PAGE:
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Government & Politics

Huge GOP Victory Comes Amid Minor Turnout Increase

Campaigns & Elections: Voter Turnout this November

Frustration with the inability of the Obama Administration to reverse the continuing high levels of unemployment, underemployment, and foreclosures drove voters to vote against the party in power in the White House, producing major Republican victories on all levels of governance, according to Curtis Gans, director of American University’s Center for the Study of the American Electorate.

Turnout increased only modestly, with more states reporting lower turnout than reporting gains.

These were among the principle findings of a report on turnout in the 2010 mid-term election released today by American University’s Center for the Study of the American Electorate and based on the final vote tabulations of the Associated Press.

A set of charts to provide the numerical basis of the statistical conclusions in this report and notes which explain both the terms and methodology used for this report is available in a PDF download.

Based on those tabulations, the Center estimates that when all the votes are finally counted—and there are millions still to be counted in the far West—about 90 million Americans will have gone to the polls, a turnout rate of 42 percent of age-eligible citizens, only slightly higher than the 40.8 percent who voted in 2006.

Republicans outpolled the Democrats by three percentage points, reversing a similar gap in the Democrats’ favor when they regained control of both houses of Congress in 2006. But that gain came largely through fewer citizens voting for the Democrats rather than a surge in GOP votes.

On the basis of votes for the U.S. House (the measure likely to be less prone to the influence of major races in individual states), Democratic turnout was down 4.7 percentage points from 20.7 in 2006—the percent of eligible citizens—to 16.0. Republican turnout was up a more modest 2.1 percentage points from 17.4 percentage points in 2006 to 19.5 in this election.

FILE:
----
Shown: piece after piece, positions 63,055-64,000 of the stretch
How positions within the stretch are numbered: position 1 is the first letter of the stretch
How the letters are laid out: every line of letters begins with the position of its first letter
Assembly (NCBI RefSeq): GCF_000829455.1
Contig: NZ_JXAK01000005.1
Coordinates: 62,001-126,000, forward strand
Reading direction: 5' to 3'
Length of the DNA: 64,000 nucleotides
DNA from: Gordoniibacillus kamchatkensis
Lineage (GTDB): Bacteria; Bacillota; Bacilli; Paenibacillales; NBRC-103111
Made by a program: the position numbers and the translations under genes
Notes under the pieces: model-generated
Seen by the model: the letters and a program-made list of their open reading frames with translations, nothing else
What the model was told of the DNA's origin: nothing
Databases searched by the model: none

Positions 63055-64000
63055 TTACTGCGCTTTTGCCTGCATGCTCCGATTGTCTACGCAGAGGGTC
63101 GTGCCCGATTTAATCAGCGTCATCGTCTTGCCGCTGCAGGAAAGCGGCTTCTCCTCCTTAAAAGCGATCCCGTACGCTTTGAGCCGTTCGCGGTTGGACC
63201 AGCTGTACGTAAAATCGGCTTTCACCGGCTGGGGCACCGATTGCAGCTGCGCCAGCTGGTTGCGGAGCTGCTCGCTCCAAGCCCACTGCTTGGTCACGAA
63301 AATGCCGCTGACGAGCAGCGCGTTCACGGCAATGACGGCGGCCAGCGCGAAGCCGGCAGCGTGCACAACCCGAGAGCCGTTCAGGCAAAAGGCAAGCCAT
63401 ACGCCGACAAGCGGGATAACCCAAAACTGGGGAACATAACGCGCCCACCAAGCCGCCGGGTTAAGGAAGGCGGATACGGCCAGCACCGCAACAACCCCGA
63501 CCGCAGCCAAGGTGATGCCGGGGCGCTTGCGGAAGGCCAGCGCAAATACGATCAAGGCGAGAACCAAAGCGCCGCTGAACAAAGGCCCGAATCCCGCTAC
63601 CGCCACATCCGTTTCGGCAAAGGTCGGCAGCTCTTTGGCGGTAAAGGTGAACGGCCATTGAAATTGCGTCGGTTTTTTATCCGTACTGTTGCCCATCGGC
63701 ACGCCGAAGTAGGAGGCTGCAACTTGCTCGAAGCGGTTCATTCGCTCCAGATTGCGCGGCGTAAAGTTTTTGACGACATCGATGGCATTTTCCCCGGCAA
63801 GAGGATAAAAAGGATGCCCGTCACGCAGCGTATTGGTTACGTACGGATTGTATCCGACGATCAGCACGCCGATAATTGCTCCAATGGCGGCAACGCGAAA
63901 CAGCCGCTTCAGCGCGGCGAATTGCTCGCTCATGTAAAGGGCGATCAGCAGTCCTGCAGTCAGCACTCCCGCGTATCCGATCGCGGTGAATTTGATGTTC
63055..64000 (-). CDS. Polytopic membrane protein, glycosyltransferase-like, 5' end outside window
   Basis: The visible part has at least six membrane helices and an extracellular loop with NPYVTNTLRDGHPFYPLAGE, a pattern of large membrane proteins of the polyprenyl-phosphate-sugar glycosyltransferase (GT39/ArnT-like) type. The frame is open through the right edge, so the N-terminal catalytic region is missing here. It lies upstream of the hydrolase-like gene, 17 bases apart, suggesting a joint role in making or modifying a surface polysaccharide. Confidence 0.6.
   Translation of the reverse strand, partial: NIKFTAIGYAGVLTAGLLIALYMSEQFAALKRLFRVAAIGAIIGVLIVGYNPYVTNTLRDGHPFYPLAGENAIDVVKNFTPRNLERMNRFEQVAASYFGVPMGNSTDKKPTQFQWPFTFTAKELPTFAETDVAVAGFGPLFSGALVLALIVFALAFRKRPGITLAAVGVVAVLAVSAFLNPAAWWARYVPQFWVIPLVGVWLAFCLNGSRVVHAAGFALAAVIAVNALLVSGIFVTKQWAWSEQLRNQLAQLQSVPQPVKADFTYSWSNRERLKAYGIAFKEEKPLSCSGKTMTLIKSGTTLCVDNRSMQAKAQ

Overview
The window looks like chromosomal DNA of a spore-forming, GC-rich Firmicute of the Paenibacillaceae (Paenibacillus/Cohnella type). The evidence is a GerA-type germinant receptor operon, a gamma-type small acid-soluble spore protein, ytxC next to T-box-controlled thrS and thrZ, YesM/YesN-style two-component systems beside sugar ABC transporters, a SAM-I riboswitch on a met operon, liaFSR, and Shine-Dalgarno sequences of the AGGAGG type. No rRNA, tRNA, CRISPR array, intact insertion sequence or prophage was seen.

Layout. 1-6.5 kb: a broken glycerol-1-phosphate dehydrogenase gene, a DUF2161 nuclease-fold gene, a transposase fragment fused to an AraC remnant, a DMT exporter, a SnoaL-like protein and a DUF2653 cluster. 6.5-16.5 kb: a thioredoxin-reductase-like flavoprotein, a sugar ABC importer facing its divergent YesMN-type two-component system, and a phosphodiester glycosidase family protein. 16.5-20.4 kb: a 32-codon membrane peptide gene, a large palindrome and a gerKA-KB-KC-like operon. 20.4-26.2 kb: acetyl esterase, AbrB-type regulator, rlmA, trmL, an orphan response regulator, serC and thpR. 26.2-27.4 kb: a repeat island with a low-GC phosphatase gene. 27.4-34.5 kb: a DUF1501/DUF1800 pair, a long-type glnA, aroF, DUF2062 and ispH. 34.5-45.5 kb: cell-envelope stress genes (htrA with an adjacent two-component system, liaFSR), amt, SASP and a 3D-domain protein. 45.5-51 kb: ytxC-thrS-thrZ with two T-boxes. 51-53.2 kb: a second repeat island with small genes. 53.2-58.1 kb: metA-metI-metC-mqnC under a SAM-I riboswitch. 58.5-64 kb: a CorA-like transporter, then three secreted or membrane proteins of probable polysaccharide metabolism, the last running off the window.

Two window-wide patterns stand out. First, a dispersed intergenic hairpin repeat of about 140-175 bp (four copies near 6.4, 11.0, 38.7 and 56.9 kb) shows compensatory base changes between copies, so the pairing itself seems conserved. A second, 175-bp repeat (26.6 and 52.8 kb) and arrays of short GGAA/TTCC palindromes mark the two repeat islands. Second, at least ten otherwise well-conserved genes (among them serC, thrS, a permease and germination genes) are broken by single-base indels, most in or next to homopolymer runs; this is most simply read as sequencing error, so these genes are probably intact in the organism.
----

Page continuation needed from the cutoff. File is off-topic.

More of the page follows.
While overall, when final votes are counted and certified, there is likely to be a modest turnout increase, at least 24 states had lower turnout (pending the vote counts in California, Oregon, and Washington, which may not be fully completed for weeks and are not included in this report), while 22 had higher turnout. But only Georgia reported a record high mid-term turnout, while Idaho and Nebraska recorded record lows.

Among the states with lower turnout were Maine, Wisconsin, Connecticut, Pennsylvania, Ohio, Minnesota, Missouri, and Rhode Island—states with hotly contested and highly publicized races.

“Under normal circumstances, when there is a recession, the party in power in the White House suffers and turnout increases substantially—as occurred in 1982 and 1992,” said Curtis Gans, the Center’s director. “This is a more prolonged and deeper recession than any since the 1930s Depression, but while the Democrats suffered greatly at all levels—Congress, governors’ offices and state legislatures—it was not accompanied by the normal turnout surge.”